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Lethbridge Herald Newspaper Archives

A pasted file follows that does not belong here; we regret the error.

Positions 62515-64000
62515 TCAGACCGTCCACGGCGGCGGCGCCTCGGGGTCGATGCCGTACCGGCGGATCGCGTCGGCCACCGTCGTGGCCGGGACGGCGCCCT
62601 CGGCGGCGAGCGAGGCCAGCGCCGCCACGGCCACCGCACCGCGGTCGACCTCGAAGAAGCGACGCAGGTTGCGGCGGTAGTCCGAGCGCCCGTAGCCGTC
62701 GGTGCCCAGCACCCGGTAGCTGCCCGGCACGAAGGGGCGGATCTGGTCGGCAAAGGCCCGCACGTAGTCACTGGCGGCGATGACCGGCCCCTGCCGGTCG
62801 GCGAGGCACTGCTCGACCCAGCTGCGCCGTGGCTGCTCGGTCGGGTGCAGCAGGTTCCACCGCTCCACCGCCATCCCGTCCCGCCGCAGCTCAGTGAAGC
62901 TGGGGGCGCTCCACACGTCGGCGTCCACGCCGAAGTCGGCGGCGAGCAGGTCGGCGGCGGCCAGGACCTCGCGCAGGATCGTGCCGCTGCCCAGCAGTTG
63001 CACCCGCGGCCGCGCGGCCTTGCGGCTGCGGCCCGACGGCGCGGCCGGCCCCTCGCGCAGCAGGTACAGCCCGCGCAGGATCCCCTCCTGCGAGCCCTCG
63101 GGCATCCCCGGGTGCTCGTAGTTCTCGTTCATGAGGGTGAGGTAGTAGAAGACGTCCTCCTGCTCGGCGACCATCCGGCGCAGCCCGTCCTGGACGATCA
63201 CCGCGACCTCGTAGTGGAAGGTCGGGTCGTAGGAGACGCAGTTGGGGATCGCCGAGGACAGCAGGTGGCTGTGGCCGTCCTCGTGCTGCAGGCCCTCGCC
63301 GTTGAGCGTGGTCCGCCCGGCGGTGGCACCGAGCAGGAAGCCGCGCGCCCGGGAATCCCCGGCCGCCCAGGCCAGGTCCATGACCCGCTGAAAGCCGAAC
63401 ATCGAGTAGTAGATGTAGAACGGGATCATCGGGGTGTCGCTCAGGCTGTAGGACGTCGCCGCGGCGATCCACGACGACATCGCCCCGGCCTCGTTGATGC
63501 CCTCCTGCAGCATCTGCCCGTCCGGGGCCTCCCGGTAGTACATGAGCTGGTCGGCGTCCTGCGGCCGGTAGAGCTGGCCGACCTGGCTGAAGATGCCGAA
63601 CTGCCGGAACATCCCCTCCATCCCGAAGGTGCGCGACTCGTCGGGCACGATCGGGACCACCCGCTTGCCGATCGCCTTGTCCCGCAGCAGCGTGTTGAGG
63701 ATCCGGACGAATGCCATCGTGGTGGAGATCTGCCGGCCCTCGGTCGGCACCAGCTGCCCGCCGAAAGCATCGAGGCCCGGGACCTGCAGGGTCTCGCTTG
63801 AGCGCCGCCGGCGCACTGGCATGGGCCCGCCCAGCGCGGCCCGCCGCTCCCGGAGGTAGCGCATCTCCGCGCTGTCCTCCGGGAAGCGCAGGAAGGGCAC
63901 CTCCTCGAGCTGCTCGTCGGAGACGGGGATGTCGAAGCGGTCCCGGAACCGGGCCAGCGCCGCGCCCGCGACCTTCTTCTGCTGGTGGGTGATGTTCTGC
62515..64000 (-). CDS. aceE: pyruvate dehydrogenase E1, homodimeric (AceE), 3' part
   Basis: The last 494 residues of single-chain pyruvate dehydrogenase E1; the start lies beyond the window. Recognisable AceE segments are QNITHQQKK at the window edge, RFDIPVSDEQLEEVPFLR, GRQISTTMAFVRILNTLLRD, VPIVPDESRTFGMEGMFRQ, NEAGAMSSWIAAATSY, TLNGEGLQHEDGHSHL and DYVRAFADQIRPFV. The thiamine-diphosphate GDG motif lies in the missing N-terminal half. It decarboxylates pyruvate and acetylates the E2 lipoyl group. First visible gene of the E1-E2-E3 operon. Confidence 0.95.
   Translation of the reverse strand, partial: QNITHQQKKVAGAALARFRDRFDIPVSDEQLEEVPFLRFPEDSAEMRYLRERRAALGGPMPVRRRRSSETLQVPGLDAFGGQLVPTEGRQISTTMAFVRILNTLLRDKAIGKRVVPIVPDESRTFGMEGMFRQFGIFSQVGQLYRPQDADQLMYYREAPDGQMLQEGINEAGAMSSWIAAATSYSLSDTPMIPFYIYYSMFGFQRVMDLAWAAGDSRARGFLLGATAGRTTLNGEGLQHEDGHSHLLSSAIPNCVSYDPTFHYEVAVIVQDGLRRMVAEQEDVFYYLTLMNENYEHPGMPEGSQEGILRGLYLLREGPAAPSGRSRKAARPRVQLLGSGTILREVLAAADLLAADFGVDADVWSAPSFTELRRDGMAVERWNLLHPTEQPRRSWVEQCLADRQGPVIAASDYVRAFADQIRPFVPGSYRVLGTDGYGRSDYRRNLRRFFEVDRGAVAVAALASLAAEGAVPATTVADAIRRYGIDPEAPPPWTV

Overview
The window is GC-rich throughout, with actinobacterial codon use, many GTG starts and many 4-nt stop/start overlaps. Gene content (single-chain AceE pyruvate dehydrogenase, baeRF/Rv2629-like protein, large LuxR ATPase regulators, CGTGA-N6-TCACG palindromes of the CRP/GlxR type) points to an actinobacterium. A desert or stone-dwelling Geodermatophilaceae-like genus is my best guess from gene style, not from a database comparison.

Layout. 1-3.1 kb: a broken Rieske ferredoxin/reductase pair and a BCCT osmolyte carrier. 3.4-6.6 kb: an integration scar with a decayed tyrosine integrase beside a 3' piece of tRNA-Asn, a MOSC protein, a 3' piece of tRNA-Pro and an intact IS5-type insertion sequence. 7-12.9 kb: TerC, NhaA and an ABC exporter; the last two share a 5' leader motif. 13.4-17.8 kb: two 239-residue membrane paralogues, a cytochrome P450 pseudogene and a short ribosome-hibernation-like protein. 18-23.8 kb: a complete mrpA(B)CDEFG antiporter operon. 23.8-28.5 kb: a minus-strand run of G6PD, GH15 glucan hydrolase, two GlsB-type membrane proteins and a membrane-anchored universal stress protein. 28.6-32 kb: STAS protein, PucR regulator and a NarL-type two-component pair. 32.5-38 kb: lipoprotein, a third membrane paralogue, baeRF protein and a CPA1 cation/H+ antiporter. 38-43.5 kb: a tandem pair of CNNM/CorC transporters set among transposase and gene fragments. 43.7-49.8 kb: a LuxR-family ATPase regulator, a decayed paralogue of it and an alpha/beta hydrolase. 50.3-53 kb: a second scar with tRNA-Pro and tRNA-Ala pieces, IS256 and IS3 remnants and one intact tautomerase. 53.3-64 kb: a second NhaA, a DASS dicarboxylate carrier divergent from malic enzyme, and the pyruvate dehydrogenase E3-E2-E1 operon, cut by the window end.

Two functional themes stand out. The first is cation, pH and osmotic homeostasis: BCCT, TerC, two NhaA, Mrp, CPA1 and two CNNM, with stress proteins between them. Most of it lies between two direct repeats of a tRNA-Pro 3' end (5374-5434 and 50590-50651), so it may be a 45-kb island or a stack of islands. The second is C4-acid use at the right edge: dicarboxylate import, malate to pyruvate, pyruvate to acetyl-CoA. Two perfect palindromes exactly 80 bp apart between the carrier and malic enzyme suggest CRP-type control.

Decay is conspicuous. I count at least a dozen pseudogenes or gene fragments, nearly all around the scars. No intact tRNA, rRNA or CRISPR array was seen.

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Lethbridge Herald (Newspaper) - December 17, 1971, Lethbridge, Alberta WHEE - No, that's not a novice skier going for a flip after h� found out that the ski jump was too hard  for him. It's Dan Genge, a ski director at Toronto, and he did the flip on purpose as less-proficient skiers watched in awe. Energy gamble had a purpose Friday, December 17, 1971 - THE LETHBRIDGE HERALD - 29 SHOP FROM 9 A.M. - 9 P.M. Mon., Tues.' Wed., Thurs., December 20, 21, 22, 23. December 24th 9 a.m. to 6 p.m. PRICES EFFECTIVE Dec. 17 - 18. V Shop Now and Avoid Last Minute Rush! By PAUL JACKSON Herald Ottawa Bureau OTTAWA - Alberta Liberal MP Alien Sulatycky appears to be embarking on a campaign to convince people that the Ti-udeau government is neither anti-business nor using Canada's mammoth energy resources as a bargaining tool in trade and economic talks with the United States. Since the recent decision by the National Energy Board to ban export of $1 billion worth of natural gas to the United States, relations between West-em Canadian businessmen and politicians and the federal government have cooled considerably. But, says Mr. Sulatycky, who is the Parliamentary secretary to Mines, Energy and Resources Minister Joe Greene, aU the government wants to do is to work in close co-operation with the oil and gas industry to see that Canada gets sufficient longterm benefits from its energy resources. CONCERNED The member for Rocky Mountain constituency says that only by considering the magnitude of exploi'ation activity in say, the Canadian Arctic, can people realize why the government has to be concerned with all aspects of resource development. Estimates by the Canadian Petroleum Association suggest that there are a potential 14 billion barrels of oil. and 84 trillion aibic feet of natiu'al gas in the 750,000 square miles that make up Canada's north-em frontier. Oilweek, the respected indus-ti7 magazine, has predicted that exploration expenditures in the North in 1972 will jump from .$136.5 million this year to $157 million. Probably 23 drilling rigs will have probetl for Arctic oU in a period of 12 months. With this much at .�5take,'Mr. Sulatycky lias been telling business association audiences, the Trudeau administration realizes there must be adequate tax and other Incentives for companies willing to invest and risk vast sums of money in finding new energy and bringing it to the market. It also realizes there must be an opportunity for an adequate return from the market place and an opportunity to export any energy surplus to Canada's needs. And there must also be protection of the environment. Tliat's a tall order, Mr. Sulatycky admits, but it is one the government wants to see filled. And it realizes that the "prom-isinf! potential of Canada's great Ai-etic heritage "can only be brought to reality by full cooperation between government and industry. The Alberta MP says the ex- tent of the government's wish for co-operation can be seen by its attitude to redrafting of the Canada Oil and Gas Land Regulations, a. controversial subject in itself. Redrafting is behind schedule, and the reason why it is late is because the government has made "special efforts" to ensure full and complete discussions with industry representatives. Those discussions are fstill going on. However, it is expected that fmal proposals for re-drafting will be submitted to the appropriate ministers by the year's end. Re-drafting wUl staa-t soon after. The government is hopmg that new land regulations will be made legislation before mid-1972. Another area of co-operation with industry, says the Parliamentary secretary, is northern pipeline research. While industry groups themselves have befin working hard to solve problems relating to the massive task of bringing a natural gas and possibly an oil pipeline down from the North, the government itself has not been idle. In the coming year expendi-turas by the federal government relating directly to north-em pipeline research will total about $5 million. The program will concern all aspects of northern pipeline construction, ecological and terrain surveys, as well as wildlife and sociological investigations. The purpose of the government's i-esearch efforts isn't to duphcate those of industry, but to be able to assess industry's findings with regard to any application to build a pipeline which might be made to the National Energy Board. In fact, Mr, Sulatycky seems to say, the government's own work might make that application's processing so much easier. Mr, Sulatycky points out that while oil marketmg matters, northern pipelines and foreign ownership debates may be "hot" public policy issues at the moment, they are only expressions of basic questions un-dei'lying all energy policy considerations. He says these questions are concerned with such fundamentals as how fast Canada develops its energy resources, where we market the products and, in particular, whether we can manage the whole activity to ensure sufficient lasting benefits in the form of a changed and more productive national economy in the technologically competitive world of the future. TAVERN TUSSLE LEEDS, England (CP) -Snails went on a pub crawl when landlord Don Han-is organized a snail race in his Yorkshire tavern. The course; 12 inches along the pub's bar. Tis The Season To Talk Turkey! HENS or I Canada Grade A Young - YOUNG TOMS i YOUNG Manor House, Quality Frozen 22-26 lb. "�9�-lb. V I Manor House, Quality Frozen Young Canada Grade A 10-16 lb. avge. I Safeway, Self Basting Canada Grade A Frozen 10-22 lb. avge. r�>)a3ia>ia�aa2*^siaaaa2iaa3�2�aaa��*>a���i�i�MK3�9t*>>�s !��*fca��a^9�swa�aaaaaaaaaasi2jSfaaa3i>taa���as>3i>iasia�s S)�a����k����*>iSiSiststsi*��a�5�si�aai�2fa3i�a�3iaa�Mh�: Chuck Roastircgc ABeef Roast Canada Choice Canada Good Beef............... lb. ^!^^* Boneless Shoulder, Canada Choice Canada Good.....lb. Sliced Baconr 75c A Smoked Hams RIndless, side, vac packed .......... 1-lb. net wt. pkg. ^ WW Whole. Halves or Quariers .............. Thick Rib or Whole, Halves or Quarters ...................... lb. CHIP DIP i i Lucerne 8-oz. ctn. Asst. Flavors 2i55 POTATO CHIPS! i son Party Pride 8^^-9-oz. pkgs. 4 Flavors 2i99 Cragmont 28-oz. bottles Assorted Flavors Plus 5c per bottle Deposit faaa�iaa38�aaa�aaaaaaaaa�a�aaaa�3�a�a�*�sta*>ai�3 !!!�*��aaaaaa�aaaaaaaaaasjaaasi��aaaaaaa��aa�aaaa5 '^�aaa���>�>�*aa�a���aa�aaaa�aaaaa��aaa^aaaaaaa5 Fresh Produce BANANAS Golden Yellow, Best Quality .00 MANDARINS Genuine Japanese Oranges Approximately 9-lb. box -71 CUCUMBERS Imported Canada No. 1 Grade 2i39 I CRANBERRY SAUCE 9� 55� ^ or Jelly Town House...................... 14-fl. oz. tinH R V W RAISIN BREAD A: fiQc Skylark, Fresh White or Brown, Sliced____16-oz. net wtJoafHT R SNACK CRACKERS 9 � 99*^ Busy Baker........................ 16-oz. net wt. pkg.MI R ^Jf %tr GROUND COFFEE Si.97 Edwards, Reg., Fine or Elec. Perc Grind, Vac Packed .... 2-lb. tin sua STUFFED OLIVES SQc Empress Manzanilla........................... 12-fl. oz. bottle MINCEMEAT QQc Empress, Best Quality ............................44-fl. oz. jar %0 %0 KERNEL CORN 5 : Si Town House, Whole, Canada Fancy, Vac Packed, 12-fl. oz. tin %if R Jh ICECREAM SI .15 Snow Star, 4 delicious flavors.........,.............6 pint ctn. DILL PICKLES TQc Nalleys Banquet or Cucumber Chips .................48-fl. oz. jar � %iF PRICES EFFECTIVE in Lethbridge Dec. 17 -18. We Reserve The Right To Limit Quantities. SAFEWAY CANADA SAFEWAY LIMITED ;